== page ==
Director/producer Clint Eastwood was intrigued enough to dramatize for the big screen the tragic story of Richard Jewell, a trusting man whose life was turned upside down by both the media and the law enforcement community he idolized.
On July 27, 1996, in the middle of the Atlanta Games, security guard Richard Jewell discovers a suspicious backpack, hidden under a bench, that is soon found to contain an incendiary device. With little time to spare, he helps evacuate the area, saving many lives and minimizing potential injuries. He is hailed a hero. But just three days later, the humble savior’s life unravels when he—and the world—learn he is the FBI’s prime suspect in the bombing.
What might read as the makings of a suspense thriller are not the imaginings of a creative mind, but were, in fact, the life-shattering reality for the real Richard Jewell.
Ironically, thanks to his selfless act, for 88 days, Jewell lived with an invasive FBI investigation, public scrutiny spurred by unrelenting press coverage, and the uncertainty that his name would ever be cleared, or his life ever be the same.
“We often see stories about powerful people getting accused of something, but they have money, get the right attorney, and escape prosecution,” says Clint Eastwood. “I was interested in Richard Jewell’s story because he was the common man, the average person. He was never prosecuted, but he was in every way persecuted. There was this rush to judgement to accuse him, and he didn’t have any power to escape it and was, for a long time, too naively idealistic to see he needed to save himself. “
“That’s why I wanted to make this picture,” he continues, “to restore Richard’s honor. Because it’s the everyday guy—who wants to be a police officer, of all things, to devote himself to the betterment of mankind—who does this heroic thing and then pays a heavy price for it. He gets thrown to the wolves.” Whether or not the public at large is aware of Richard Jewell’s innocence, most today still refer to him as the Atlanta bomber, despite his having been cleared. “
“People don’t put it together,” the director adds. “They don’t connect that the real bomber showed up six years later, that he confessed, and that they got him. I hope audiences learn that from this picture, but that they also learn that, as a society, we can do better. If that’s a lesson Richard can give us, I think that’s great. That’s a hero.”
Eastwood’s production banner, Malpaso, had been circling the project for a few years.
In fact, says producer Tim Moore, “We were scouting for another project in Hawaii, and when I came back, Clint said, ‘You might want to take that Hawaiian shirt off; we’re going to Atlanta to do the Richard Jewell story. The time to make it is now, it’s a story that needs to be told.’ All of a sudden, we were in Atlanta prepping for production.”
Producer Jessica Meier adds, “Clint felt it was important because even though it happened over 20 years ago, it could still happen today. Anybody can be taken down in two seconds by a quick statement, true or not.”
The filmmakers sorted through a vast amount of research in determining the story they could tell within the framework of a single film.
“There was an amazing amount of information,” Meier relates, “but we focused on Richard’s point of view and his partnership with his attorney Watson Bryant—the first person apart from his mom to believe in him—because that’s what we found most compelling.”
Screenwriter Billy Ray, who penned the script, says, “I’ve always wanted to write for Clint—I think every writer feels that way—but especially on a movie like this because it concerns the kinds of themes that Clint has been exploring his entire career: justice, the power dynamics of American law enforcement, the ordinary man in an extraordinary circumstance. It was just a perfect marriage of director and material.”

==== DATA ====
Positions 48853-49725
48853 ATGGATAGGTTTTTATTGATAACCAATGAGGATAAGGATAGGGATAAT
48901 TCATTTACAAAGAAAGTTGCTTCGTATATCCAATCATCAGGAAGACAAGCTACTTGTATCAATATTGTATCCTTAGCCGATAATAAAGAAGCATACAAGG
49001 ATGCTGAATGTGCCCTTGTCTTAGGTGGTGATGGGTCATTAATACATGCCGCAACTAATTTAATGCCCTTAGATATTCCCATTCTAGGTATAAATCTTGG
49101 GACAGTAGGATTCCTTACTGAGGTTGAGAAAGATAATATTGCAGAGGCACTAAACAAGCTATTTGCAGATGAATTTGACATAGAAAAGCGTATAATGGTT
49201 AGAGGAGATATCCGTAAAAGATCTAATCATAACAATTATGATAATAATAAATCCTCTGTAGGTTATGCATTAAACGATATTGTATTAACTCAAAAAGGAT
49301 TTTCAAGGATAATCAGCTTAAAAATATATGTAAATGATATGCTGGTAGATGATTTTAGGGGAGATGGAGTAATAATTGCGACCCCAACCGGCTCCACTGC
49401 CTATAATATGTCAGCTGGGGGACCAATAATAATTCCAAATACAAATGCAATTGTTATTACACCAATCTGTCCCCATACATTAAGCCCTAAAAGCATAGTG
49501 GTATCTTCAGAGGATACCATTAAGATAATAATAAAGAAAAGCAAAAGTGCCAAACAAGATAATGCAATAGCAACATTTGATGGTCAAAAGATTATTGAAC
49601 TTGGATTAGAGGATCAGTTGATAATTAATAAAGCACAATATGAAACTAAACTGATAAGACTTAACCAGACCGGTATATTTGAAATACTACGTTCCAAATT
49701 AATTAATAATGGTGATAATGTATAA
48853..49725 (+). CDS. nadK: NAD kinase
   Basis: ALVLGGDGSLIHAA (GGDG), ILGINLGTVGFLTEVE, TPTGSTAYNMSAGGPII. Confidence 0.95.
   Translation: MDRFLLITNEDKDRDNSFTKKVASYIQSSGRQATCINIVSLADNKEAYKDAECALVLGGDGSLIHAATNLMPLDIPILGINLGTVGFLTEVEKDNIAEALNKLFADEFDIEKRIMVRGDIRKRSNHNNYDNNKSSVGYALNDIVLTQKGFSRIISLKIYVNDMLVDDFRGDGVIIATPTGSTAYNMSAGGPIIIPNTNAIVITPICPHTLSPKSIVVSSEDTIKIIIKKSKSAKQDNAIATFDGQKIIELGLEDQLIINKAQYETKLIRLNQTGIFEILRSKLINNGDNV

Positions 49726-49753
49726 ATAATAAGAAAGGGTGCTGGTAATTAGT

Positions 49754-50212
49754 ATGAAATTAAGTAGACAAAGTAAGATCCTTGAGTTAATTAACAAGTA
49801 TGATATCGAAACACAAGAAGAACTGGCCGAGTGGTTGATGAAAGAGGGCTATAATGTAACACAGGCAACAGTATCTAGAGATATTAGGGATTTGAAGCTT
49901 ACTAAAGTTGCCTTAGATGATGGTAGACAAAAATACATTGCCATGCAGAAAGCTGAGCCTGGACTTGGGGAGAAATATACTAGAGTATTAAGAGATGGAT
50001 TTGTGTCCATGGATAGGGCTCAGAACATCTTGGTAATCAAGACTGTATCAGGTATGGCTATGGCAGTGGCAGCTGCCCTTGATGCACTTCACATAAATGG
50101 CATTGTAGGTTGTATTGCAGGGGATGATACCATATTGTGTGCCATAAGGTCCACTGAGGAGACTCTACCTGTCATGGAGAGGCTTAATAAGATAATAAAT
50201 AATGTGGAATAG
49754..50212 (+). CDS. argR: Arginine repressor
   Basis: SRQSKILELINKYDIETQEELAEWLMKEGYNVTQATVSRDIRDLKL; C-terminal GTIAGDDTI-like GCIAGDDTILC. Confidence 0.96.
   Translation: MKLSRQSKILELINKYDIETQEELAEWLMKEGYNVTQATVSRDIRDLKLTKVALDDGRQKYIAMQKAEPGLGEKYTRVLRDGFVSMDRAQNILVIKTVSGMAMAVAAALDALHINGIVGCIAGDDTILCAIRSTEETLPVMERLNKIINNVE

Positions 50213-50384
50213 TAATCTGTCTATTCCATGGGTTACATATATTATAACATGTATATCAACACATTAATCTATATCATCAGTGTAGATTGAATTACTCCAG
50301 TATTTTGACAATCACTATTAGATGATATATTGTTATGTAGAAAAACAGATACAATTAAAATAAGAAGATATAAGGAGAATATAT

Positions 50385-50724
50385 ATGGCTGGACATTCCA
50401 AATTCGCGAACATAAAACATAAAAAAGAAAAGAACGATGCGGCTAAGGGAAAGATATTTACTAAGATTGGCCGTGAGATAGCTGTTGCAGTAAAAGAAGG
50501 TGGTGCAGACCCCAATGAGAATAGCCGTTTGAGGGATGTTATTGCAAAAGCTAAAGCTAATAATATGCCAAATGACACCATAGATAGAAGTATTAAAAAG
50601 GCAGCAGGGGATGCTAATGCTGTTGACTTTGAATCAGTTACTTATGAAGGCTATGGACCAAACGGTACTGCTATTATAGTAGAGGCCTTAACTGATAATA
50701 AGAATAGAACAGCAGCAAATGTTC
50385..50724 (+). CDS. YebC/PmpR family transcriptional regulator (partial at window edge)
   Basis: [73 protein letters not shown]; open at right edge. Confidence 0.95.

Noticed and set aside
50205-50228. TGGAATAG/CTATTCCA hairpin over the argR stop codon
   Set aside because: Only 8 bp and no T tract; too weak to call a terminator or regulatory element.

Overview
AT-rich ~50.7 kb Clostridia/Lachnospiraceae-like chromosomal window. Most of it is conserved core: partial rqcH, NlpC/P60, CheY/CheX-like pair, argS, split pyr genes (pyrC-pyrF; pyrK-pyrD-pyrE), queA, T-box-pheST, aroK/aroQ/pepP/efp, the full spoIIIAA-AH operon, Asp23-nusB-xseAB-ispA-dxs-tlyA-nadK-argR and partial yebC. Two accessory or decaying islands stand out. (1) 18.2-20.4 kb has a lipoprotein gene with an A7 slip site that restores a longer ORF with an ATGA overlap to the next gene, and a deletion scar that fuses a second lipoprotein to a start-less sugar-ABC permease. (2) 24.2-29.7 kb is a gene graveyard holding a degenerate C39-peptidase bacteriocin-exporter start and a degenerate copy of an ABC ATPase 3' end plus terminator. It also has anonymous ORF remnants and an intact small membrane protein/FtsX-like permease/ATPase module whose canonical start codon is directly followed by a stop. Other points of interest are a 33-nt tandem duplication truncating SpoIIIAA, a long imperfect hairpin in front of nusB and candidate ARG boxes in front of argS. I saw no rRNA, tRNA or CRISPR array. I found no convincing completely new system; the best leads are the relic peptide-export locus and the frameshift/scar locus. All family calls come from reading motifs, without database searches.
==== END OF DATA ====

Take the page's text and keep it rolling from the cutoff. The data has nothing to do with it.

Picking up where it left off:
BILLY RAY (Screenwriter) received Academy, BAFTA and Critics Choice award nominations for his script for Captain Phillips, and won the Writers Guild of America Award for Best Adapted Screenplay. His other feature credits include Terminator: Dark Fate; Gemini Man; Overlord; Secret in Their Eyes; The Hunger Games; State of Play; Breach, which he also directed; Flightplan; Suspect Zero; Shattered Glass, which he also directed; Hart’s War; Volcano; Hidden Assassin; and Color of Night. His television credits include the series The Last Tycoon and Earth 2, and the upcoming mini-series A Higher Loyalty, which he created and will also direct.
Ray based his work on a 1997 Vanity Fair article “American Nightmare—The Ballad of Richard Jewell” by Marie Brenner.
The journalist, who was on-site in the aftermath and spent time with Richard, his mother, Bobi Jewell, and Watson Bryant, recalls, “In 1996, law enforcement was enthralled by the profiling theory, so amidst the frenzy that would have been going on at the bureau after the bombing, they looked at this very sweet, slightly oddball guy who found the device and thought, ‘Oh, it’s the lone bomber theory!’ It then became a witch hunt—a term that is overused in our culture but is the very definition of what happened to Richard; he and Bobi were under severe pressure and really coming undone. Then and now, our society is so quick to make assumptions about people based on how they look or how a series of actions appears from the outside, without trying to see inside someone’s heart.
“My time in Atlanta, and what happened to Richard, had a profound effect on me as a reporter,” she continues. “It is rare when a story inhabits you in this way and even rarer when you remain in contact with those you have reported on. Seeking justice for this man became a mission for me, to get their story told by a filmmaker of immense talent and in the most powerful way.”
When Brenner learned Eastwood was interested in telling the story for the big screen, she thought, “I was stunned and absolutely elated. It was, for me, an almost unimaginable fever dream that, 23 years after the bombing, an icon who cares so deeply about the rights of the unseen heroes among us had chosen to utilize his gifts to tell this story, to at long last bring justice to Bobi and Richard Jewell.”